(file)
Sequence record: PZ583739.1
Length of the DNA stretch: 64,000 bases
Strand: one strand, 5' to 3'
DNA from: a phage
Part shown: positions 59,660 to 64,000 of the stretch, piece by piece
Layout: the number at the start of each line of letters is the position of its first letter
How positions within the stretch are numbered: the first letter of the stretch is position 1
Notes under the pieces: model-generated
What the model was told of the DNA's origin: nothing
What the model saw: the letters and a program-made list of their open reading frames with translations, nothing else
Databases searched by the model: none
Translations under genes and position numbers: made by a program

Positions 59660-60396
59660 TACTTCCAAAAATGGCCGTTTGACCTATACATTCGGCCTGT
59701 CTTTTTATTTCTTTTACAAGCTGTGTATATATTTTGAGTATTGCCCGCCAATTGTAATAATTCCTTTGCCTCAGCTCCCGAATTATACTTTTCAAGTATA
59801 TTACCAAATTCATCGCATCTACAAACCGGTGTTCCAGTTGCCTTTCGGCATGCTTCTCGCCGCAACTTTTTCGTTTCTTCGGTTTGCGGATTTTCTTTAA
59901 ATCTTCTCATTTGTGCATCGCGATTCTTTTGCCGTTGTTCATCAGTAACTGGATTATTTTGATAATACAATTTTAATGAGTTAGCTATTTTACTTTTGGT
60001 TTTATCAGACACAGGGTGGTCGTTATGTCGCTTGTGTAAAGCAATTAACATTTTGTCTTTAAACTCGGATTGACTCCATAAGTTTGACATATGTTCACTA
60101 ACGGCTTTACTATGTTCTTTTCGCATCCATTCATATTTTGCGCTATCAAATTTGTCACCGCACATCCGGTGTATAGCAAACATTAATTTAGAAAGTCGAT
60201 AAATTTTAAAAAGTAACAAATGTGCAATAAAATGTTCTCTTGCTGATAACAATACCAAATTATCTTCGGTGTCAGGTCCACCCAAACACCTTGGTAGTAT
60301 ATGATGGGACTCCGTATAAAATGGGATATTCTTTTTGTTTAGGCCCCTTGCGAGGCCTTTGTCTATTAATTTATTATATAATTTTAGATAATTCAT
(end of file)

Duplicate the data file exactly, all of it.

Sequence record: PZ583739.1
Length of the DNA stretch: 64,000 bases
Strand: one strand, 5' to 3'
DNA from: a phage
Part shown: positions 59,660 to 64,000 of the stretch, piece by piece
Layout: the number at the start of each line of letters is the position of its first letter
How positions within the stretch are numbered: the first letter of the stretch is position 1
Notes under the pieces: model-generated
What the model was told of the DNA's origin: nothing
What the model saw: the letters and a program-made list of their open reading frames with translations, nothing else
Databases searched by the model: none
Translations under genes and position numbers: made by a program

Positions 59660-60396
59660 TACTTCCAAAAATGGCCGTTTGACCTATACATTCGGCCTGT
59701 CTTTTTATTTCTTTTACAAGCTGTGTATATATTTTGAGTATTGCCCGCCAATTGTAATAATTCCTTTGCCTCAGCTCCCGAATTATACTTTTCAAGTATA
59801 TTACCAAATTCATCGCATCTACAAACCGGTGTTCCAGTTGCCTTTCGGCATGCTTCTCGCCGCAACTTTTTCGTTTCTTCGGTTTGCGGATTTTCTTTAA
59901 ATCTTCTCATTTGTGCATCGCGATTCTTTTGCCGTTGTTCATCAGTAACTGGATTATTTTGATAATACAATTTTAATGAGTTAGCTATTTTACTTTTGGT
60001 TTTATCAGACACAGGGTGGTCGTTATGTCGCTTGTGTAAAGCAATTAACATTTTGTCTTTAAACTCGGATTGACTCCATAAGTTTGACATATGTTCACTA
60101 ACGGCTTTACTATGTTCTTTTCGCATCCATTCATATTTTGCGCTATCAAATTTGTCACCGCACATCCGGTGTATAGCAAACATTAATTTAGAAAGTCGAT
60201 AAATTTTAAAAAGTAACAAATGTGCAATAAAATGTTCTCTTGCTGATAACAATACCAAATTATCTTCGGTGTCAGGTCCACCCAAACACCTTGGTAGTAT
60301 ATGATGGGACTCCGTATAAAATGGGATATTCTTTTTGTTTAGGCCCCTTGCGAGGCCTTTGTCTATTAATTTATTATATAATTTTAGATAATTCAT